In this alternative"shaft-over-hosel" design illustrated in FIGS. 12, 13, the clubhead 100 is for an "iron"-type of golf club 124, similar to that of FIGS. 1-8. However, it is to be understood that the "shaft-over-hosel" design may be utilized on male hosels formed on either "wood" or "putter"-type golf clubs 124 respectively, of the type illustrated in FIGS. 10 and 11.

Further, the numerical quantities described earlier with respect to the embodiments of FIGS. 1-11 and with regard to the physical parameters of hosel outside diameter, depth of depression, hosel circumference, hosel length, hosel surface area, and percent coverage of hosel surface area by the depressions are equally applicable to the "shaft-over-hosel" design of FIGS. 12 and 13. In that embodiment, however, the hosel length is defined only with respect to the first hosel portion 176, as illustrated by the phantom lines 164, 168 of FIG. 12. Also, since there is no bore hole, the depth of depression 116 is understood to be the depth of penetration of the entire thickness of the hosel 104.

It should be understood by those skilled in the art that obvious structural modifications can be made without departing from the spirit of the invention. Accordingly, reference should be made primarily to the accompanying claims, rather than the foregoing specification, to determine the scope of the invention.

Patent Citations
Cited PatentFiling datePublication dateApplicantTitle
US1266529 *Dec 26, 1917May 14, 1918Crawford Mcgregor And Canby CompanyMethod of attaching handle-shafts tol golf-clues or like articles.
US1396470 *Feb 10, 1921Nov 8, 1921Thomas TaylorGolf-club
US1695291 *Jun 21, 1927Dec 18, 1928Friedrich MullerJoint for golf clubs
US1778122 *Jan 19, 1929Oct 14, 1930Bernard Pedersen WalterGolf club
US1892482 *Feb 7, 1930Dec 27, 1932Cash Jr Robert JGolf club
US1985427 *Jan 6, 1934Dec 25, 1934Richardson William HFlexible ferrule
US3582081 *Jul 18, 1969Jun 1, 1971Amf IncGolf club with adjustable weights and recessed face plate
US4065133 *Mar 26, 1976Dec 27, 1977Gordos Ambrose LGolf club head structure
US4555112 *Sep 22, 1983Nov 26, 1985Wilson Sporting Goods CompanyGolf club shafts with matched frequencies of vibration
US5324033 *May 26, 1993Jun 28, 1994Fenton Golf, Inc.Fluted hosel for a golf club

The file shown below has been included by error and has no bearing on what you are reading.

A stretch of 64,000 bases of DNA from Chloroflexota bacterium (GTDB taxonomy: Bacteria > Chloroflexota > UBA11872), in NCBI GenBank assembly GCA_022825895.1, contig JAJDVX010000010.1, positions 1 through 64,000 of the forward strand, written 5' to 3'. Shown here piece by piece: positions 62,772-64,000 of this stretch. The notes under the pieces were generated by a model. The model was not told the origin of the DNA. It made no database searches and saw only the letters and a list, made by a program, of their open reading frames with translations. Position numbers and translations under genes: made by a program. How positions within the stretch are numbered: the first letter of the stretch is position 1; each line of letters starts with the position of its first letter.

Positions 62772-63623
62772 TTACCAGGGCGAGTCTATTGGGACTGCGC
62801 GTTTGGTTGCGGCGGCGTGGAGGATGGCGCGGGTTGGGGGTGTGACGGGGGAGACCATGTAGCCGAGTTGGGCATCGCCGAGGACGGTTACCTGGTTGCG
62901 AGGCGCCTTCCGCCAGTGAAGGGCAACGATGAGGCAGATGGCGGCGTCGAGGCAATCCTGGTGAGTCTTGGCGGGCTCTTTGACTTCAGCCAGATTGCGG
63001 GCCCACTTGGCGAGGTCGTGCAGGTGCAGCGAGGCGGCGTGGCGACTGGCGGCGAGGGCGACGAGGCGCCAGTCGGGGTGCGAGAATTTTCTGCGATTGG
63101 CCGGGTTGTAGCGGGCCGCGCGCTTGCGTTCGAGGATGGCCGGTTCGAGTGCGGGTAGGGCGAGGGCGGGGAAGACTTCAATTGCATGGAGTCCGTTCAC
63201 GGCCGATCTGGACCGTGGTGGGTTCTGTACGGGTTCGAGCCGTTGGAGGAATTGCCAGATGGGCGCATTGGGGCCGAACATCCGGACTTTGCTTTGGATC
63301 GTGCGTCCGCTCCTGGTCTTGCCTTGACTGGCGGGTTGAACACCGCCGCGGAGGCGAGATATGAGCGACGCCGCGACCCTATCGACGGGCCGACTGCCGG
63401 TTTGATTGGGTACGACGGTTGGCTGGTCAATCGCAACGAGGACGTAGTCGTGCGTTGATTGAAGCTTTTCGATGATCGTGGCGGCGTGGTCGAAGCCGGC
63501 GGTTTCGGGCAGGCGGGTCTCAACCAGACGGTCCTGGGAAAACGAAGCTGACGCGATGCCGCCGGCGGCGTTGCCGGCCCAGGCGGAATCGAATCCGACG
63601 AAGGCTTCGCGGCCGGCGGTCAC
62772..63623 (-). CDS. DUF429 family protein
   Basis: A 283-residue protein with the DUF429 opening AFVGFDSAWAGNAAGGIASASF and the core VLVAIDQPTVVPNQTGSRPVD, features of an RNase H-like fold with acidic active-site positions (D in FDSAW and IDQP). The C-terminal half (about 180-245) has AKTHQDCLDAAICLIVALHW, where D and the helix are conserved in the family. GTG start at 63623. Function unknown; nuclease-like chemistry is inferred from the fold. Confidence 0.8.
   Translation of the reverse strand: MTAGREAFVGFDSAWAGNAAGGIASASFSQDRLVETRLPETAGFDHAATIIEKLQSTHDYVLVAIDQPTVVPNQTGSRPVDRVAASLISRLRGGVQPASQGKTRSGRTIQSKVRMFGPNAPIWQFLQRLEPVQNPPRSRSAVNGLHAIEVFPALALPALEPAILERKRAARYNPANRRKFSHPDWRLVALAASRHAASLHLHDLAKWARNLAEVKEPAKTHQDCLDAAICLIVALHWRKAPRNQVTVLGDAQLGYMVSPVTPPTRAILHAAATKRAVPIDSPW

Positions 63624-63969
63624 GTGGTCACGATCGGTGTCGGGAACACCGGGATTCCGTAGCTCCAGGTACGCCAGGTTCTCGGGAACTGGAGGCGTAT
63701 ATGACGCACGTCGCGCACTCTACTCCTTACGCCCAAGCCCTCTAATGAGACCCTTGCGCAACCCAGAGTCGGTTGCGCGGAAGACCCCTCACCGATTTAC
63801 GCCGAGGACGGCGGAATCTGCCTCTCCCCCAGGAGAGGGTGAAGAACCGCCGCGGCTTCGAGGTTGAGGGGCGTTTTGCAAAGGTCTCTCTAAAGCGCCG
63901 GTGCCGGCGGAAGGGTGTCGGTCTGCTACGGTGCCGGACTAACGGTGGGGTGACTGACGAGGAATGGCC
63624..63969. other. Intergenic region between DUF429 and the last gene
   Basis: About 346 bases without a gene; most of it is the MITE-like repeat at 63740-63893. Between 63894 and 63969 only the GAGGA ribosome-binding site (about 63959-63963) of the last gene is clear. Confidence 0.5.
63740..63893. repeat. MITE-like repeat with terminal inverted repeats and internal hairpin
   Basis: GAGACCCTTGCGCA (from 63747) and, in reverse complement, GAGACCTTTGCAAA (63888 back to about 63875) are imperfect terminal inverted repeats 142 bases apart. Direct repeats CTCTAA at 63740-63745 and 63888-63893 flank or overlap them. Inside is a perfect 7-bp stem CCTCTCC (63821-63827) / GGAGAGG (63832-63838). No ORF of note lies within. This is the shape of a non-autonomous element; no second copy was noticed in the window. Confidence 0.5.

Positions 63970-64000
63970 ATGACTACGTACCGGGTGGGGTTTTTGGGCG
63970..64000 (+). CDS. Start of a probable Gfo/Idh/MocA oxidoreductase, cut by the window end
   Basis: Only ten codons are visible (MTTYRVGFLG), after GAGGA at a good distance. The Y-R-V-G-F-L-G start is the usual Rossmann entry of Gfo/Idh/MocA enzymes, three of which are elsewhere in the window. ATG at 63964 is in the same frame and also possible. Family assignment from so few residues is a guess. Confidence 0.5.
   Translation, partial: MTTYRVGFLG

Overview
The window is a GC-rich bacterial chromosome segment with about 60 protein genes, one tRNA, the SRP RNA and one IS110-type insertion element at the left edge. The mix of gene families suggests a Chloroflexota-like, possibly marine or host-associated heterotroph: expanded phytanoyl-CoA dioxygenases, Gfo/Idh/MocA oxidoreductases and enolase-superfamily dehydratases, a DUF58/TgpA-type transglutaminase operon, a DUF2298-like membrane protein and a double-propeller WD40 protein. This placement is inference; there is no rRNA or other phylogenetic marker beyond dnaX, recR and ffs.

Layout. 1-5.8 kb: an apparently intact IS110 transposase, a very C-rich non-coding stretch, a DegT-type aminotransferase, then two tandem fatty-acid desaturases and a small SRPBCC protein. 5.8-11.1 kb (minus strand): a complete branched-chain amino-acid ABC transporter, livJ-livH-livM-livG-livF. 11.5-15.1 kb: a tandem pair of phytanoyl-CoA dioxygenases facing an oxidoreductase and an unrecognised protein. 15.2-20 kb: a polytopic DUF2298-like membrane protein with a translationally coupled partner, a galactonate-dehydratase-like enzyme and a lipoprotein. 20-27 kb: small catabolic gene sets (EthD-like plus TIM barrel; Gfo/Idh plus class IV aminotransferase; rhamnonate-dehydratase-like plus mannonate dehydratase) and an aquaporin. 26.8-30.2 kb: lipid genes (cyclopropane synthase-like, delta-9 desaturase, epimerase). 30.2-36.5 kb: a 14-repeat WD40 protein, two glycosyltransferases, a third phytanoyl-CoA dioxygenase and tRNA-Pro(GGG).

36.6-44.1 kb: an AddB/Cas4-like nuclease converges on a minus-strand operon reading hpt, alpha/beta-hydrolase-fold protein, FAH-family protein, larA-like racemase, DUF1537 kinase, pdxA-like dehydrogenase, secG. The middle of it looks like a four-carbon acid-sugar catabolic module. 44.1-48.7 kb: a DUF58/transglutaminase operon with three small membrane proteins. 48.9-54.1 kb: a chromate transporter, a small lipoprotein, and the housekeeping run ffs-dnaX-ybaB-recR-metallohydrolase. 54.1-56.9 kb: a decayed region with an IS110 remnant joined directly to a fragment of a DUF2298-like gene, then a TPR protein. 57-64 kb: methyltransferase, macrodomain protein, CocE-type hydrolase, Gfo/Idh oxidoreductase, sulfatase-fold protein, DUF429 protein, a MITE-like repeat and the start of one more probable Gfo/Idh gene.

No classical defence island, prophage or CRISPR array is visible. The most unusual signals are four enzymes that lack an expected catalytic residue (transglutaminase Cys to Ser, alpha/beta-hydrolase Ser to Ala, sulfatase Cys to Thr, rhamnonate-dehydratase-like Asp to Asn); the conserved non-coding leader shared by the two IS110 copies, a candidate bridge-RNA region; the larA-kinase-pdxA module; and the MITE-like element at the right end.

AU210073A * Title not available
GB322635A * Title not available
GB371974A * Title not available
GB1078412A * Title not available
GB2012597A * Title not available
JPH0576105A * Title not available
Referenced by
Citing PatentFiling datePublication dateApplicantTitle
US5643105 *Feb 23, 1996Jul 1, 1997Wilson Sporting Goods Co.Golf club with male hosel and reinforcing sleeve
US5687749 *Jun 22, 1995Nov 18, 1997Brauer, Jr.; Walter H.For tobacco products
US5702310 *Sep 11, 1996Dec 30, 1997Wilson Sporting Goods Co.Golf club with adjustable male hosel and ferrule
US5827132 *Mar 8, 1997Oct 27, 1998Pelican Golf, Inc.Perimeter weighted golf clubs
US5884632 *Nov 14, 1997Mar 23, 1999Brauer, Jr.; Walter H.Humidor
US5913733 *Oct 15, 1996Jun 22, 1999Bamber; Jeffrey VincentGolf club shaft
US5971865 *Jan 16, 1998Oct 26, 1999Wilson Sporting Goods Co.Which has greater diameter at the tip and increased tortionalstiffness
US6251028Nov 23, 1998Jun 26, 2001Al JacksonGolf club having a head with enlarged hosel and curved sole plate
US6352482 *Aug 31, 2000Mar 5, 2002Callaway Golf CompanyGolf club with hosel liner
US6561922Sep 20, 2001May 13, 2003Jeffrey Vincent BamberGolf club shaft
US7128663Nov 22, 2002Oct 31, 2006Pelican Golf, Inc.Perimeter weighted golf clubs
US7815524Feb 17, 2006Oct 19, 2010Pelican Golf, Inc.Golf clubs
US8517858 *Apr 15, 2010Aug 27, 2013Acushnet CompanyMetal wood club
US8562454 *Mar 1, 2011Oct 22, 2013Club-Conex, Inc.Golf shaft connector with shaft insertion
US8790191Mar 24, 2012Jul 29, 2014Karsten Manufacturing CorporationGolf coupling mechanisms and related methods
US20100255929 *Apr 15, 2010Oct 7, 2010Soracco Peter LMetal wood club
US20100279787 *Apr 29, 2009Nov 4, 2010John Thomas StitesAngle Adjustment Discontinuities for Golf Clubs
US20120225729 *Mar 1, 2011Sep 6, 2012Club-Conex, Inc.Golf shaft connector with shaft insertion
WO2002011826A1 *Aug 2, 2001Feb 14, 2002Callaway Golf CoWeighting system for a golf club head
Classifications
U.S. Classification473/324, 473/345, 473/343, 473/291
International ClassificationA63B53/02
Cooperative ClassificationA63B53/02
European ClassificationA63B53/02
Legal Events
DateCodeEventDescription
May 6, 2003FPExpired due to failure to pay maintenance fee
Effective date: 20030307
Mar 7, 2003LAPSLapse for failure to pay maintenance fees
Sep 25, 2002REMIMaintenance fee reminder mailed
May 29, 1998FPAYFee payment
Year of fee payment: 4
Jun 17, 1997DCDisclaimer filed
Effective date: 19970430
Feb 5, 1997ASAssignment
Owner name: FENTON GOLF LIQUIDATING TRUST, FLORIDA
Free format text: SHAREHOLDER S CONSENT;ASSIGNOR:FENTON GOLF, INC.;REEL/FRAME:008334/0222
Effective date: 19951116
Aug 4, 1994ASAssignment
Owner name: FENTON GOLF, INC., FLORIDA
Free format text: ASSIGNMENT OF ASSIGNORS INTEREST;ASSIGNOR:FENTON, FRANCIS A., JR.;REEL/FRAME:007089/0465
Effective date: 19940621